The Consequences of Your Grief: Powering Past Late-Stage Capitalism's Violation of Our World - National Intervention

The Consequences of Your Grief

Powering Past Late-Stage Capitalism’s Violation of Our World

Photo: "Wildfire Sun-Bird's Eye View" Credit: Scott Silber

Let’s not only be forced to watch.

A different fate can still be sealed. Organize. Vote. Strike.
Yes, the preventable destruction of a life-sustaining planet is a thing to grieve…

…just before replacing a system of highly concentrated wealth and power that, at any cost, rewards the most abusive psychopathy with ruling class status.

No, this will never be the Earth we knew 40 years ago — when fossil fuels executives and their financiers willfully concealed the price of their profits. They locked away the early scientific proof that, decades later, this disruption of Earth’s capacity to host us would be their legacy. They envisioned the fire. They saw the droughts in obtuse contrast to the floods. They looked at the extreme weather event forecasts. They foresaw the substitution of air with poison gas, and they sang their lullaby’s refrain, “Don’t take it personally. It’s just business.” After all, it was their own business that first confirmed that they would be the harbingers of the 6th Great Mass Extinction. It would be all worth it in stock value.

Like corporate oracles, they saw the future they would bring, and they locked it away for their children’s children to find under ashes, and read in rusty sunlight, between breaths sucked from filters made for war. Remember, though, that the difference between a massacre and a war is that the massacred have no way to prevent the onslaught.

You do.

Never mind that you were not likely born to sleepwalk a billion more species to a thousand more mass graves lined with corpses of our grandchildren and the history of the world’s working poor. You are not to be among the massacred forced to feed your murderers.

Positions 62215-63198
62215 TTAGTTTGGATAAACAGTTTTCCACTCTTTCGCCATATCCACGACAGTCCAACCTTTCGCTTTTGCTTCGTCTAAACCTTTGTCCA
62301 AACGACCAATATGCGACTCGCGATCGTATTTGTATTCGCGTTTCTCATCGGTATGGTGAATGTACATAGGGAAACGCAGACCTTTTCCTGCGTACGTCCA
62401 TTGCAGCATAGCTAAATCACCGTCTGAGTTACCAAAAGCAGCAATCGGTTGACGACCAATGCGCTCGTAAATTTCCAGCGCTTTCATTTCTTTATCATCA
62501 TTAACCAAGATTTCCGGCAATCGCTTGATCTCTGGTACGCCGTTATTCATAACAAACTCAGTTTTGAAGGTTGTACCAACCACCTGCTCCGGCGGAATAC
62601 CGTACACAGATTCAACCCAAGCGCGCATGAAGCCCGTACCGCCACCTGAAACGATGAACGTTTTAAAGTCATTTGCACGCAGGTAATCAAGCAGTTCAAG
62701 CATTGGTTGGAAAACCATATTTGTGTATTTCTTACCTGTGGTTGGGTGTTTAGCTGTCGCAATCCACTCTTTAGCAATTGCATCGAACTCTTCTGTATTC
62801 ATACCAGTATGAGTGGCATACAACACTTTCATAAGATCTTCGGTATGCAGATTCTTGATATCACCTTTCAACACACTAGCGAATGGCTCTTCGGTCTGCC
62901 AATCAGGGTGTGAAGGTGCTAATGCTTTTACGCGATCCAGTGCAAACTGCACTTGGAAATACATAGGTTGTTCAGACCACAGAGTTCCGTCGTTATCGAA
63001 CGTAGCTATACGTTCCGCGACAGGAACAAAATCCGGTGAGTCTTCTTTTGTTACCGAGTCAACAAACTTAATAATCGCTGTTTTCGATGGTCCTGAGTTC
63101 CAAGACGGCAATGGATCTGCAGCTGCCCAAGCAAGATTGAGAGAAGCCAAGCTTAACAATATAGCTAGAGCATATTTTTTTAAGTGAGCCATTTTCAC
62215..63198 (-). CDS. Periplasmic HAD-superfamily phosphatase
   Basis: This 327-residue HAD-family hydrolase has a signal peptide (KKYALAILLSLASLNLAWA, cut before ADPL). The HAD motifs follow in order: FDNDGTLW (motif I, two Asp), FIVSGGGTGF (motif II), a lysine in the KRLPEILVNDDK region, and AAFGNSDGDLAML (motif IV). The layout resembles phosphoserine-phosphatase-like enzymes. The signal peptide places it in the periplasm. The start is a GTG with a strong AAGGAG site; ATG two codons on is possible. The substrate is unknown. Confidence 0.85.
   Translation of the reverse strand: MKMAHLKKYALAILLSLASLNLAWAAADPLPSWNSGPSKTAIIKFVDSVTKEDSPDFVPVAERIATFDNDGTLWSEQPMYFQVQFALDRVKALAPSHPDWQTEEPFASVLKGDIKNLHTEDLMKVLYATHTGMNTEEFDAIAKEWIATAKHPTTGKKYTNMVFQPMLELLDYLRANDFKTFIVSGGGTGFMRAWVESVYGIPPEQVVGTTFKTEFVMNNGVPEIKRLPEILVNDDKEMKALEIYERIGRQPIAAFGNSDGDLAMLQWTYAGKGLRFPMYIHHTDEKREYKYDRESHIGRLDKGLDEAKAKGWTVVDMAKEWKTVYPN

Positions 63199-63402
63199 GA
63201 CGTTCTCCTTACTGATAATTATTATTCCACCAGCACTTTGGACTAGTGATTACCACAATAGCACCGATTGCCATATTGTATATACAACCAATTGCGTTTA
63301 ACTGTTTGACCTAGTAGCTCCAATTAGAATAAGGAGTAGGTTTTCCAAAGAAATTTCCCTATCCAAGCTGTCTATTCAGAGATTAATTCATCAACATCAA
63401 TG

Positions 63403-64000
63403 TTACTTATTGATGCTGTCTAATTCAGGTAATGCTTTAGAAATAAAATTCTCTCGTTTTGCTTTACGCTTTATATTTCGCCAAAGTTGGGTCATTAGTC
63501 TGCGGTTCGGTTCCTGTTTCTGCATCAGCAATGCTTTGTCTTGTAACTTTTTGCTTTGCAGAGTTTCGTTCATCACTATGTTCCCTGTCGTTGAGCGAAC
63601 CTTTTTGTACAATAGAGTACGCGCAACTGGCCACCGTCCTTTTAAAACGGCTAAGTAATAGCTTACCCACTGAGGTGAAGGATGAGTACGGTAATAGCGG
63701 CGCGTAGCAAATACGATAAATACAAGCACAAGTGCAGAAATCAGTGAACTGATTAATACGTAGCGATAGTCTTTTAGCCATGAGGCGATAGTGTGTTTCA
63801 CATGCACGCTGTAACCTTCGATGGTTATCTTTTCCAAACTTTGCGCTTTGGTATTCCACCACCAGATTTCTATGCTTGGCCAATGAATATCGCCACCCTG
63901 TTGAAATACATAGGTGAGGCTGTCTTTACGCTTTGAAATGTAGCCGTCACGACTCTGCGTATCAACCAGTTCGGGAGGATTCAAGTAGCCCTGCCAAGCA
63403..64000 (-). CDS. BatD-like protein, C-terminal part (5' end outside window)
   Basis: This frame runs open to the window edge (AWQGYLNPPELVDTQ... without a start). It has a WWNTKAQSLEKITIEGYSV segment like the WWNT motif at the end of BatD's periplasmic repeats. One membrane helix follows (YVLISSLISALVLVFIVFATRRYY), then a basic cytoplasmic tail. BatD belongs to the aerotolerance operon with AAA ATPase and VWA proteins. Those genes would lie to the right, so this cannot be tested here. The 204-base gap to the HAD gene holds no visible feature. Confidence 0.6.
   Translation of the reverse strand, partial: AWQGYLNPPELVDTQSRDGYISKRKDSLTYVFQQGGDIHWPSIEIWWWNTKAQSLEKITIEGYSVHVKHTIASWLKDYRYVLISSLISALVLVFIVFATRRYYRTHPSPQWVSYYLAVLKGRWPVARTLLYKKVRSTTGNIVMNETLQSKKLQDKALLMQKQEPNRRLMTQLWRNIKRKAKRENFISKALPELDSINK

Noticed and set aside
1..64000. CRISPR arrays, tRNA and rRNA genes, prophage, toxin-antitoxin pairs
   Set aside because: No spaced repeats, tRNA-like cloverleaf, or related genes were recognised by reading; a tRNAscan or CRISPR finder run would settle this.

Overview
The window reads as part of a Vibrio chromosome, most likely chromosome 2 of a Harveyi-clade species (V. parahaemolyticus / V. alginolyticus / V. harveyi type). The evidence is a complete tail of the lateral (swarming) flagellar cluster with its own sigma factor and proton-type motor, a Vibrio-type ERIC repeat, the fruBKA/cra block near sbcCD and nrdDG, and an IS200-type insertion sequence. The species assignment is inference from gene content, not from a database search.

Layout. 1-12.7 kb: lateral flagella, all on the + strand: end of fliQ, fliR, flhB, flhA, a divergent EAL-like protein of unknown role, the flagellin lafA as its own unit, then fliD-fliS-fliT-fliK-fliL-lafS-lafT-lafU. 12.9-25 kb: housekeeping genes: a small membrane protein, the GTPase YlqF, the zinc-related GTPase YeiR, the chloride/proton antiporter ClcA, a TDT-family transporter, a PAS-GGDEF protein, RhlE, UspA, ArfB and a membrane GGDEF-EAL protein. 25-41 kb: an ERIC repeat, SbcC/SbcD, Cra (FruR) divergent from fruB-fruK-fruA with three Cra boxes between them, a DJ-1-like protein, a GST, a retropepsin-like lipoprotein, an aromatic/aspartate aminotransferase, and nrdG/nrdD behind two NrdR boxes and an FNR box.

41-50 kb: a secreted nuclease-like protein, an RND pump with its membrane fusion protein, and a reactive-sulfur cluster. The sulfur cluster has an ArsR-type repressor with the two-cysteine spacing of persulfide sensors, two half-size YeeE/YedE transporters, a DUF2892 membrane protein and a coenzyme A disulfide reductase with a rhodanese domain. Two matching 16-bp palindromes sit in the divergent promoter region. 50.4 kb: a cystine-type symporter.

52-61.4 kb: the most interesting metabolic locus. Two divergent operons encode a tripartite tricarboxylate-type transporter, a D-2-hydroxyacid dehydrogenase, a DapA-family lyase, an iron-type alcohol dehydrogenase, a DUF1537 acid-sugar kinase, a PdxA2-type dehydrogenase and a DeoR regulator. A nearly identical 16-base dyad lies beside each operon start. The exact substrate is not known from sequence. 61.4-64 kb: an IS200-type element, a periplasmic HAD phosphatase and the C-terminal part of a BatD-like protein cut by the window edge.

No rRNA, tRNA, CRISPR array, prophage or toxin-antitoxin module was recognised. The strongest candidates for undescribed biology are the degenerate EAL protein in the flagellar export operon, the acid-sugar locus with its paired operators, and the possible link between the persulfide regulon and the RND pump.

No, instead, in this stunning twist of irony, you, as it turns out, are their power.

In fact, our votes, our labor, and our consumption are their entire diet. We have the means to starve armies of corporate lawyers and political puppets until they’re far too weak to maximize value for shareholders, until they’re too exhausted to legislate your captivity, until we’ve traded our fatigue and our deep slumber becomes theirs, so that they can finally sleep-off the disease of greed that has filled-up their brains, and heal. And so that we can lie down with our world and all finally get some rest, and heal.

So witness your sky aflame with burning mountaintops, remember the singed flavor of your planet in your nose and throat, and if you’re close enough, listen to that lapping sound of this man-made monster lashing at a ridge — as if the Sun had a whip and it’s time to pay up — and feel what it feels like to be confined, pillaged, and forced to watch.

Because this is more than enough.

This is more than enough to power a loving heart the size of a fist to choose the alternative to massacre.